Here are four presentations — three videos and one slideshow — that I’ve come across recently. Story fans may already be aware of at last two of them as they’ve been a bit viral in the story world, but I thought it would be interesting to juxtapose all of them. Each in its own way shows a different approach to using technological tools to tell stories.
Andrew Slack of Harry Potter Alliance is not the first person to suggest a use for transmedia storytelling outside entertainment and pop culture (personally, I’ve suggested transmedia storytelling for job-hunting), but his 13-minute video, The strength of a story, calling for transmedia for activism and social change, is highly thought-provoking.
(In another emerging use for transmedia, A Think Lab “works with organizations to identify their story — whether it’s for a an individual, a brand, a campaign, or an entire organization. Transmedia storytelling is smart communication because it is the language of experience.” I wrote about A Think Lab’s work here.)
Joe Sabia’s widely posted TED talk, The technology of storytelling (embedded below) is remarkable for showing, in less than four minutes, amazing capabilities of technology (in this case the iPad) for storytelling. He compares today’s revolution in tech-based storytelling tools to the pop-up book, created in the 19th century by Lothar Meggendorfer. Once you see this presentation, you’ll want to get an iPad, and if you already have one, you’ll want to start using it for presentations, a task that my friend Stephanie West Allen tells me is not hard to do.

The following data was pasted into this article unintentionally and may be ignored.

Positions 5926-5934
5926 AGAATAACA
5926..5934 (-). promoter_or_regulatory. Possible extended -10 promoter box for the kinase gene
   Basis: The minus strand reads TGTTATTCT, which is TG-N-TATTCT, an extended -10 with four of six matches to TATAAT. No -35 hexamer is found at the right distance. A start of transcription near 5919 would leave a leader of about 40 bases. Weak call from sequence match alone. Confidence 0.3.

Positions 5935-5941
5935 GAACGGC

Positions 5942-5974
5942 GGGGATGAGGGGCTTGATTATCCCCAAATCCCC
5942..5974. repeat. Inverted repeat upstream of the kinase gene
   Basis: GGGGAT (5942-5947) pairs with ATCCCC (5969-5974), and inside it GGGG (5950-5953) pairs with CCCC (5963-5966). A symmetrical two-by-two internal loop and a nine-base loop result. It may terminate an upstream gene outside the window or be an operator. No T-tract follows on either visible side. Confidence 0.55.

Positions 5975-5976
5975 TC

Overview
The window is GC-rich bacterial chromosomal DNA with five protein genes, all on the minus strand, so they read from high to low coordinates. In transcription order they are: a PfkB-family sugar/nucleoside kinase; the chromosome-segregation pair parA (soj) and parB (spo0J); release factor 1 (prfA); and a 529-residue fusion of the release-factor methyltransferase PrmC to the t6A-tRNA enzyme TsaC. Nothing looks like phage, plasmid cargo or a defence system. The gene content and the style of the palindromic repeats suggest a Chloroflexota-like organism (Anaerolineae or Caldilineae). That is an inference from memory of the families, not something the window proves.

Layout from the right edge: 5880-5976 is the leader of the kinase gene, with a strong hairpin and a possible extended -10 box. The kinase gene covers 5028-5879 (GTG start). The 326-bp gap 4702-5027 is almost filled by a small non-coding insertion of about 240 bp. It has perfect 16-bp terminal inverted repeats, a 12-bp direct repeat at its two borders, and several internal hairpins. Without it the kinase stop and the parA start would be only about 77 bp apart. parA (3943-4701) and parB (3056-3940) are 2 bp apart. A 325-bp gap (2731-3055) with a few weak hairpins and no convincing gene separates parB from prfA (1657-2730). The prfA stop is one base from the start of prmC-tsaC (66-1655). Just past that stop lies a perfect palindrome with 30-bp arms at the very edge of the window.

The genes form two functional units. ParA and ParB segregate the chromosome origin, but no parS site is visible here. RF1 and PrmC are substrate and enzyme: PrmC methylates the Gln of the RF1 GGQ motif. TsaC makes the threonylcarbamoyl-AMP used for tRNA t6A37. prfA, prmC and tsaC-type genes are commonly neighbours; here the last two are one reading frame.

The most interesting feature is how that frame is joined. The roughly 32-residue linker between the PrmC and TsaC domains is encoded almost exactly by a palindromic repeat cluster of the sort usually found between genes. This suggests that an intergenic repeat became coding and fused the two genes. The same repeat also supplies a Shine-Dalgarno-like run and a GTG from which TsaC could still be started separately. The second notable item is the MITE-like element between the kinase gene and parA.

The slideshow entry in this group is not revolutionary, but it does offer a little twist on telling a story in a slideshow. Presentation expert Carmine Gallo uses comic-like speech bubbles to present text in a beautifully designed 91-slide presentation, The Power of foursquare: 7 Innovative Ways to Get Your Customers to Check In Wherever They Are (he used an outside presentation design agency to create the slides). It’s a slightly more artful way to present text in a slideshow — instead of bullet points or text-heavy slides. They enable the show to pretty much make sense without audio narration. Gallo also includes video in the show. Not all of the slideshow is storied, but he presents storied case studies to illustrate his points.
Gallo offers a behind-the-scenes view of how he made the presentation storied in 7 Ways to Tell Stories with PowerPoint.
Finally, a very affecting video (just under 7 minutes) that is a story. Its creator, Jacob Schemmel, doesn’t utter a word as he tells the story of 2010, the worst year of his life and what he learned from it. Instead, he holds up handwritten index cards. His facial expressions, especially his smile, and the background music enhance the story. I’m not sure why he chose this technique or why it works so well (at least for me), but it is highly emotionally engaging. It is called simply My Story. I recommend it.